Sunehri zulfon, nasheeli ankhon ki desh ko khokar;
Main hairaan hoon woh zikr waadi-e-kashmir ke karte hain. (After losing Bangladesh, I am troubled to learn they still go on about the Kashmir valley.) - Habib Jalib
If we are to combat sexual violence in our cities, it is time to begin discussing the dysfunctions of young urban men
“I remember seeing a documentary about some animal being eaten from behind while its face seemed to register disbelief, fear, and self-hate at its own impotence,” recalls Roy Strang, the rapist at the centre of Irvine Welsh’s supremely disturbing Marabou Stork Nightmares, of one of his victims. “That was what she reminded me of,” says Strang, watching his victim’s eyes, “frozen,” “dead,” through the mirror he forced her to hold up to her face as he raped her.
Last month’s gang rape in New Delhi has focussed nationwide attention on the epidemic proportions of sexual violence against women in India. Long overdue debates on criminal justice and gender have begun — along, predictably, with bizarre calls for schoolgirls’ bodies to be concealed under overcoats and curfews. Yet, there have been only the awkward beginnings of a discussion on the problem itself — men.
It is time, though, to start looking at the rapist in the mirror.
RITUALS OF MASCULINITY
To anyone familiar with young men in India’s cities and towns, Strang’s world is far from alien. For many youth worldwide, violence against women — a spectrum that runs from gang rape to domestic violence and street sexual harassment — is part of the system of masculinity-making rituals, along with sport, drinking and brawling. 58 per cent of men arrested for rape in India in 2010 were aged 18-30; in the United States, 55 per cent are below the age of 30. 53.92 per cent of men held that year for molestation or sexual harassment were also from the same age group.
This is not to suggest that a dysfunctional masculinity is the root of rape; few human behaviours have a single cause. Yet, from the testimonies of women, we know that this cohort of young men have made homes and streets the site of a pervasive gender terrorism.
Rape, though, is something rapists do, not who they are. Precisely why particular individuals find pleasure in inflicting violence on women is a question everyone from evolutionary biologists to cultural theorists have weighed in on; there is no consensus, and may never be. Yet, as Welsh noted, strange behaviour “always has a context.” Five such contexts suggest themselves as possible keys to the production of India’s urban-male dysfunction. Together, these contexts ensure young men are rarely fully weaned; able to lead an adult life characterised by agency and individual choice. The consequence is a deep rage that manifests itself in nihilist behaviours.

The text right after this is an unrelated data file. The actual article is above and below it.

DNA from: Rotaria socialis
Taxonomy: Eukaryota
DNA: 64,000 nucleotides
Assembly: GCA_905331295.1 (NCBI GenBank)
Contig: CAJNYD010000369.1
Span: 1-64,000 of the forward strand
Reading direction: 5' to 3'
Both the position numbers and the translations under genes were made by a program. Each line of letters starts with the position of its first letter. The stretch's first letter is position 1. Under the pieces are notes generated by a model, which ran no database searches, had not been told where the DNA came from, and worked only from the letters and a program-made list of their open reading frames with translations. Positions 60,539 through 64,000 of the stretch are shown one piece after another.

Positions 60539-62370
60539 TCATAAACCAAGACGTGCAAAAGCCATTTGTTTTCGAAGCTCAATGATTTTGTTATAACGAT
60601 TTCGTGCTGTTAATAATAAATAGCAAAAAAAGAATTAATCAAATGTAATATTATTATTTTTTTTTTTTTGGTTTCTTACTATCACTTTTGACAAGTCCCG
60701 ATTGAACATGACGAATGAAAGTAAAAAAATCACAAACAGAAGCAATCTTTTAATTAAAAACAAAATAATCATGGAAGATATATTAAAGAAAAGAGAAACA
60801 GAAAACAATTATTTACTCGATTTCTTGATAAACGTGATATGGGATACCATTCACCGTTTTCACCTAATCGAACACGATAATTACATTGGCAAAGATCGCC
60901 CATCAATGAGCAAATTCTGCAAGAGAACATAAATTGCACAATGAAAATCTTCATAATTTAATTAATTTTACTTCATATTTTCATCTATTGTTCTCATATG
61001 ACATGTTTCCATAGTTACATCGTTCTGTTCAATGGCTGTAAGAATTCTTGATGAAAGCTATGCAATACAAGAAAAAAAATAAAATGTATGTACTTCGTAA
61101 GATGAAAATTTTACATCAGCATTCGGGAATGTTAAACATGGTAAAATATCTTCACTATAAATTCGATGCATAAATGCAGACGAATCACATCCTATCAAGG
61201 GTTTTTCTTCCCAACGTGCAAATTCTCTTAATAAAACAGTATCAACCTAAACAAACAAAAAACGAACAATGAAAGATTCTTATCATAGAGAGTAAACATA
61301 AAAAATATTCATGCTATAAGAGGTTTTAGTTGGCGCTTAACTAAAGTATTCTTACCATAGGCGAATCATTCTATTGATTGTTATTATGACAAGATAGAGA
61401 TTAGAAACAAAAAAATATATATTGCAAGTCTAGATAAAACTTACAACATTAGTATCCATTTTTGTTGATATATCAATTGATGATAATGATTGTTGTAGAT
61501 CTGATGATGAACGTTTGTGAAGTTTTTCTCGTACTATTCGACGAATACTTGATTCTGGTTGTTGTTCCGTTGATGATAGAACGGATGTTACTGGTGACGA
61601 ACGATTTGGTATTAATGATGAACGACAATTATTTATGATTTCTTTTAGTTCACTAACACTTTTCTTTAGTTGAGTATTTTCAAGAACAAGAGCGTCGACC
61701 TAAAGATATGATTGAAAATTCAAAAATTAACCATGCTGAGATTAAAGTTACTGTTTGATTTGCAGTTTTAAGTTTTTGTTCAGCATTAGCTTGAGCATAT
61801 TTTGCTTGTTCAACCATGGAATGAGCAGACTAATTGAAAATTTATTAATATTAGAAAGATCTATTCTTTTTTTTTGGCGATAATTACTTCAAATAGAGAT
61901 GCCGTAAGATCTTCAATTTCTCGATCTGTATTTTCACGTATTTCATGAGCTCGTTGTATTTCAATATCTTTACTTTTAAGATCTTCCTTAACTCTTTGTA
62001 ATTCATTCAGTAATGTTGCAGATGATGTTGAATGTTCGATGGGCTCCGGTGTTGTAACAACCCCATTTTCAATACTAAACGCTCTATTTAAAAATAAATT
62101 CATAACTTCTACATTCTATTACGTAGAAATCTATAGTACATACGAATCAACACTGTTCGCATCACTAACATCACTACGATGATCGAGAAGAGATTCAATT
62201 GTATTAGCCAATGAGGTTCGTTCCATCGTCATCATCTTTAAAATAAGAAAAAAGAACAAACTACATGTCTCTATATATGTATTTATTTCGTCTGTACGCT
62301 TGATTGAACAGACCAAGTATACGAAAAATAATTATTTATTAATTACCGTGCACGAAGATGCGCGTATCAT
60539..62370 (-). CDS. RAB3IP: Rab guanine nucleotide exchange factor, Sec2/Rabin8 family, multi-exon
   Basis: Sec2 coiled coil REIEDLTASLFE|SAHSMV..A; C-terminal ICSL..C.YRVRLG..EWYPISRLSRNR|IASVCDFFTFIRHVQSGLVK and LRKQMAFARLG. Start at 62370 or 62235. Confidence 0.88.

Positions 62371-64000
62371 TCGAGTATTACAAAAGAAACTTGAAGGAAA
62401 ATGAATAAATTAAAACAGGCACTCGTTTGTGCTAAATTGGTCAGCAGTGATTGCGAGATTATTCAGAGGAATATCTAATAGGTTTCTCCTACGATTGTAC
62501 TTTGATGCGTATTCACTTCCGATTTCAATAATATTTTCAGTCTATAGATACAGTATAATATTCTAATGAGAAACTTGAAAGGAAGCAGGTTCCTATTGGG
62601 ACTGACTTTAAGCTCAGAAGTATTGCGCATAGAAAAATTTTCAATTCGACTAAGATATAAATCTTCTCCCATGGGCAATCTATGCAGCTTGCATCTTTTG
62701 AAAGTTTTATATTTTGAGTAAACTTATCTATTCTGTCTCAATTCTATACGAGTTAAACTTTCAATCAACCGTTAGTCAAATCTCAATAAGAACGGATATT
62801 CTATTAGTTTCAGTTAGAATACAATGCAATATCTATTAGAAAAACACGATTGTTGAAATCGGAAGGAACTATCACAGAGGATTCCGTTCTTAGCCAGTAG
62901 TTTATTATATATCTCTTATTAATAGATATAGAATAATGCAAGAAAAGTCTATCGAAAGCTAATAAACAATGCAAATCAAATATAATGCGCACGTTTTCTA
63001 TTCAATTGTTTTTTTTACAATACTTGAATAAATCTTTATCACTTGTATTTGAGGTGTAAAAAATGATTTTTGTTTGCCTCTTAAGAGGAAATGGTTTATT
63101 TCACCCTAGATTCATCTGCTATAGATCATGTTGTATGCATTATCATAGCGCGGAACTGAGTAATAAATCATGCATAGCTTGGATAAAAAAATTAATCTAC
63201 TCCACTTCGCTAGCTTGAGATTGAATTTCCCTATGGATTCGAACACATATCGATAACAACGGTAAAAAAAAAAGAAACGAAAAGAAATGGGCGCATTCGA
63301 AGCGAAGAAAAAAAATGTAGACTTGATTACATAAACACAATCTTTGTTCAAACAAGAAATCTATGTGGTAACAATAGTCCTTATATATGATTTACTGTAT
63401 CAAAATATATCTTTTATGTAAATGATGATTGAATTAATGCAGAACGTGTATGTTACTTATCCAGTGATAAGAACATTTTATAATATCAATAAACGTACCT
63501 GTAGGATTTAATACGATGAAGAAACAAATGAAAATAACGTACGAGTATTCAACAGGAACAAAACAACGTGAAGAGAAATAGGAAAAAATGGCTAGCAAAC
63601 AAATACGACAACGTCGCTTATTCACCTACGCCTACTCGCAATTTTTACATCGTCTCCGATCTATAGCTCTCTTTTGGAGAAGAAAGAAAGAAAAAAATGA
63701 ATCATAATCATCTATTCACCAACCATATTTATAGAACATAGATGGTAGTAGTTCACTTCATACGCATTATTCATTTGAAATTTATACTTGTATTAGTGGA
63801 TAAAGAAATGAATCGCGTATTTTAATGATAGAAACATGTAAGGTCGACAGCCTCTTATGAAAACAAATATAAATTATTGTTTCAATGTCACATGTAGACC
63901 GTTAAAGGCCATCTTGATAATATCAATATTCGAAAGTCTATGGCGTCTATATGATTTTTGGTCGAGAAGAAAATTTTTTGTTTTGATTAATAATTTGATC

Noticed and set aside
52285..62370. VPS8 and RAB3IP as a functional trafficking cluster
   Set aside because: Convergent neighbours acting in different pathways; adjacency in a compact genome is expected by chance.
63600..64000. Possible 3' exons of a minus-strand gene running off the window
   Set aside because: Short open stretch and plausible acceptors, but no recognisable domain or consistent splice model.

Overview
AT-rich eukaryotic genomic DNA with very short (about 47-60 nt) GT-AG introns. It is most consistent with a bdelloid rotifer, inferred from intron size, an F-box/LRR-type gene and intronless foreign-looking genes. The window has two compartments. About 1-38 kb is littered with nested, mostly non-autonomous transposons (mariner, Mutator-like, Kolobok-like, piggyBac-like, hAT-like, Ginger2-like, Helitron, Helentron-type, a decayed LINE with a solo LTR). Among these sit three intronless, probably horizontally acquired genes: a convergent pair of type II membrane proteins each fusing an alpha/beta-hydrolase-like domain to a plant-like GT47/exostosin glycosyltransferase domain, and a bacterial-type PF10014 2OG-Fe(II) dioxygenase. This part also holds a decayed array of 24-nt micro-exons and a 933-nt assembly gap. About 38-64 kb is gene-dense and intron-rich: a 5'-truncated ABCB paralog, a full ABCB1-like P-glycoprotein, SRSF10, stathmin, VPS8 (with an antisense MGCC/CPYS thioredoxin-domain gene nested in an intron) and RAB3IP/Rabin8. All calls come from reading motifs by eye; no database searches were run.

India’s transforming urban economy has, firstly, produced a mass of young, prospectless men. The parents of these children, many first-generation migrants to cities, worked on the land or were artisans. Though this generation’s position in the economy may have been inequitable, its agency as workers was not. The young, though, find themselves fighting for space in an economy that offers mainly casual work. This casualisation has come about even as hard-pressed parents are spending ever more on education. Even the pressures on middle-class and lower middle-class men are enormous. Frequently coddled in son-worshipping parents, young men are only rarely able to realise the investment and hopes vested in them.
For a second context to hyper-violent masculinity, we must look at culture. Increasingly, cities have no recreational spaces for young men. Films, long one of the few cultural activities that a working-class audience could participate in, now target élites; movie theatre prices exclude large parts of the youth population. There is diminishing access to theatre, art, music and sport. In its place, the street becomes the stage for acting out adulthood, through substance abuse and violence.
Thirdly, a number of young men, particularly in new urban slums, are being brought up by no-parent families — families that fathers have abandoned or are largely absent from, and where mothers work long hours. Elsewhere in the world, too, this social crisis has been linked to sexual violence. South African researcher Amelia Kleijn, in a 2010 study of child rapists, found most had deprived childhoods marked by “physical and emotional abuse, as well as neglect.”